•       “He is my tower of strength and my deliverer. He is my shield of protection and my shelter” (Ps 144:2 VOI).
  •       “Sovereign Lord, my strong deliverer, you shield my head in the day of battle” (Ps 140:7 NIV).
  •      “But you, O Lord, are a shield around me; you are my glory, the one who holds my head high” (Ps 3:3 NLT).

4. Finally, we need to stand our ground together. We don’t have to fight this enemy alone. Paul says that we are to “Carry each other’s burdens…” (Gal 6:2a NIV). I am reminded of when the Israelites were fighting a battle, and Moses was atop a hill holding up the staff of God. “As long as Moses held up his hands, the Israelites were winning, but whenever he lowered his hands, the Amalekites were winning” (Ex 17:11 NIV). When he grew tired and unable to hold up his hands on his own, “Aaron and Hur held his hands up –one on one side, one on the other –so that his hands remained steady till sunset” (Ex 17:12 NIV).

I am so very thankful for the Aarons and Hurs that God has placed in my life that help hold up my hands and reinforce my shield of faith. Just as with Moses, it makes a difference in the battle.

If you see a brother or sister who is under attack who is struggling to hold up their shield of faith, encourage them. Pray for them. Hold up their hands and help support their shield. Likewise, if your shield of faith is sagging and you feel targeted by the enemy, reach out to a fellow soldier and allow them to help you, to encourage you, to pray for you, and to help bolster up that shield to protect you from those arrows of discouragement. Let’s stand our ground together.

Thursday, January 22, 2015

Master and Commander

While reading in the Psalms, I came across a passage that reminded me of a particular New Testament narrative. See if you see the same thing. Psalm 107:28-30 says, “Then they cried out to the Lord in their trouble, and he brought them out of their distress. He stilled the storm to a whisper; the waves of the sea were hushed. They were glad when it grew calm, and he guided them to their desired haven” (NIV). Does that Old Testament passage not remind you of when Jesus calmed the storm?  

“Suddenly, a fierce storm struck the lake, with waves breaking into the boat. But Jesus was sleeping. The disciples went and woke him up, shouting, ‘Lord, save us! We’re going to drown!’ Jesus responded, ‘Why are you afraid? You have so little faith!’ Then he got up and rebuked the wind and waves, and suddenly there was a great calm. The disciples were amazed. ‘Who is this man?’ they asked. ‘Even the winds and waves obey him!’” (Matt 8:24-27 NLT)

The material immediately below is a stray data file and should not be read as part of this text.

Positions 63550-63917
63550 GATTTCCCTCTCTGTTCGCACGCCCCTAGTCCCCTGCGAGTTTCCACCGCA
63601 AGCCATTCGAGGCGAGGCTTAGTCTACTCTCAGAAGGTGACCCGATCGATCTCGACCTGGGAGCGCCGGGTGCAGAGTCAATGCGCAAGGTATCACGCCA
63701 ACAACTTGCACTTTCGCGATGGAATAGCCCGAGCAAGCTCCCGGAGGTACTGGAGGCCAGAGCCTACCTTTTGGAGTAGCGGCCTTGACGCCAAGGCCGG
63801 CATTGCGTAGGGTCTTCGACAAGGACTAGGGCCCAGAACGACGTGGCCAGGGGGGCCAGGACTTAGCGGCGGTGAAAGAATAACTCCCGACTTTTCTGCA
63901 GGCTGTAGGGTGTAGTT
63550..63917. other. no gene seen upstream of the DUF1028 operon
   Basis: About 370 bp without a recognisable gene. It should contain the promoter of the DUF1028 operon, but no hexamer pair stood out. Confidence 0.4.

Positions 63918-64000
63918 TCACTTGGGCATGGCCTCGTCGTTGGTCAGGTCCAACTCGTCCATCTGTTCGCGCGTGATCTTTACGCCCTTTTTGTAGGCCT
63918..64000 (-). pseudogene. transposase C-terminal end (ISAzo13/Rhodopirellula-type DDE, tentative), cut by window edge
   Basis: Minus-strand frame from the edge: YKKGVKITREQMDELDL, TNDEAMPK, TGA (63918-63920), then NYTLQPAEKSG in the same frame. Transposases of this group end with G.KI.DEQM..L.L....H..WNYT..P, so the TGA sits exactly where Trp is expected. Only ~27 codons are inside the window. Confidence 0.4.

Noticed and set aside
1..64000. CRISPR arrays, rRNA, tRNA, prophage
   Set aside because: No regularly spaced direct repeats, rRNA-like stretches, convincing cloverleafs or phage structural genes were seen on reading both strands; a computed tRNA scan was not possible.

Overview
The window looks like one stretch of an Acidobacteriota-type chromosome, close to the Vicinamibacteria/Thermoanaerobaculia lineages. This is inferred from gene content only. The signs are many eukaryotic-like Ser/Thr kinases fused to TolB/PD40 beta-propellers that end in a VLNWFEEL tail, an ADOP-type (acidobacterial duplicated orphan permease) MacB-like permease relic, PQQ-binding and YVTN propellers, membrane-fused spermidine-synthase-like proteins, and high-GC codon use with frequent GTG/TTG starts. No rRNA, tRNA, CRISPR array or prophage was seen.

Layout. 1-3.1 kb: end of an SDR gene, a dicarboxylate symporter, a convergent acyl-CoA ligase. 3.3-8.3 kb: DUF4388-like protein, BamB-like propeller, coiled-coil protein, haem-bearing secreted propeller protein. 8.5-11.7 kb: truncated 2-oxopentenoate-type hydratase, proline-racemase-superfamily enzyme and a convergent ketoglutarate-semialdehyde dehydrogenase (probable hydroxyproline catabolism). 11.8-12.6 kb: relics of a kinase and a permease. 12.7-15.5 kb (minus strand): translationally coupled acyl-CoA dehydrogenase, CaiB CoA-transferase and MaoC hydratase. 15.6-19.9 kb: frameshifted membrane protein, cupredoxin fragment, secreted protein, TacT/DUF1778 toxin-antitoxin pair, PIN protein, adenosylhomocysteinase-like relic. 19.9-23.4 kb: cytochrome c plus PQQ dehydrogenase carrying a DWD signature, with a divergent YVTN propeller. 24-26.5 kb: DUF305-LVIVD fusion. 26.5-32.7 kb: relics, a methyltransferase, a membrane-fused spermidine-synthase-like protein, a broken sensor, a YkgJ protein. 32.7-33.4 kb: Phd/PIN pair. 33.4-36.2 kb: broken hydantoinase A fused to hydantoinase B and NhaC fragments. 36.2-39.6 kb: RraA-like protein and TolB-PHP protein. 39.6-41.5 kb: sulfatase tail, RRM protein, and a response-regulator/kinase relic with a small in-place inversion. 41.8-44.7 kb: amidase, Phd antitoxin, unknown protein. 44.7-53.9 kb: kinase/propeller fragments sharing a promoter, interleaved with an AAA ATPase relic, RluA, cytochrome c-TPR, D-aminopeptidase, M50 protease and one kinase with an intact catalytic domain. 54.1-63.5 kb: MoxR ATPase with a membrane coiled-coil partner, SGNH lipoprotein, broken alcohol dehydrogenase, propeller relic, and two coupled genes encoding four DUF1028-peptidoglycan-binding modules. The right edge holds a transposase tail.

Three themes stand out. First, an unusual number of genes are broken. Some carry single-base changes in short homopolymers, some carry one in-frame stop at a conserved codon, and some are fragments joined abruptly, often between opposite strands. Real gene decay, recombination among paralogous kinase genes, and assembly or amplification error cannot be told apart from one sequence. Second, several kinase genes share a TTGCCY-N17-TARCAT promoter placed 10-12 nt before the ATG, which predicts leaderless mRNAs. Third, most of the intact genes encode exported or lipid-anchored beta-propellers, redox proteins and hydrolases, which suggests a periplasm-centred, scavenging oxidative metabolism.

Jesus’ ability to use merely words, just to speak to the wind and waves, and they immediately obeyed obviously greatly affected those who witnessed this event. Not just anyone can speak and expect the ocean to obey them. Not just anyone is the Master and the Commander of creation. The disciples who witnessed this asked themselves, “Who is this?” They lived Psalm 107:28-30, a passage that says “they cried out to the Lord” –they cried out to Yahweh –and Yahweh stilled and hushed the wind and waves.

Do you think it’s possible that the disciples may have recalled Psalm 107 (part of the Hebrew Scriptures) and its similarities to what they witnessed, and come to the realization that Jesus is God? Maybe they didn’t come to this realization in the midst of this overwhelming event, but maybe they did later while reflecting on what happened. Maybe they thought about it sometime between this event in Matthew chapter 8 and a similar event in Matthew chapter 14.  

The disciples were in the midst of another storm. This time, Jesus was not sleeping, but came to them walking on the water. This time, when the storm died down, instead of just asking themselves “who is this," Matthew records that “those who were in the boat worshiped him, saying, ‘Truly you are the Son of God’” (Matt 14:33 NLT). When they saw Him calm the storm for the second time, they acknowledged that He is God and they worshipped Him.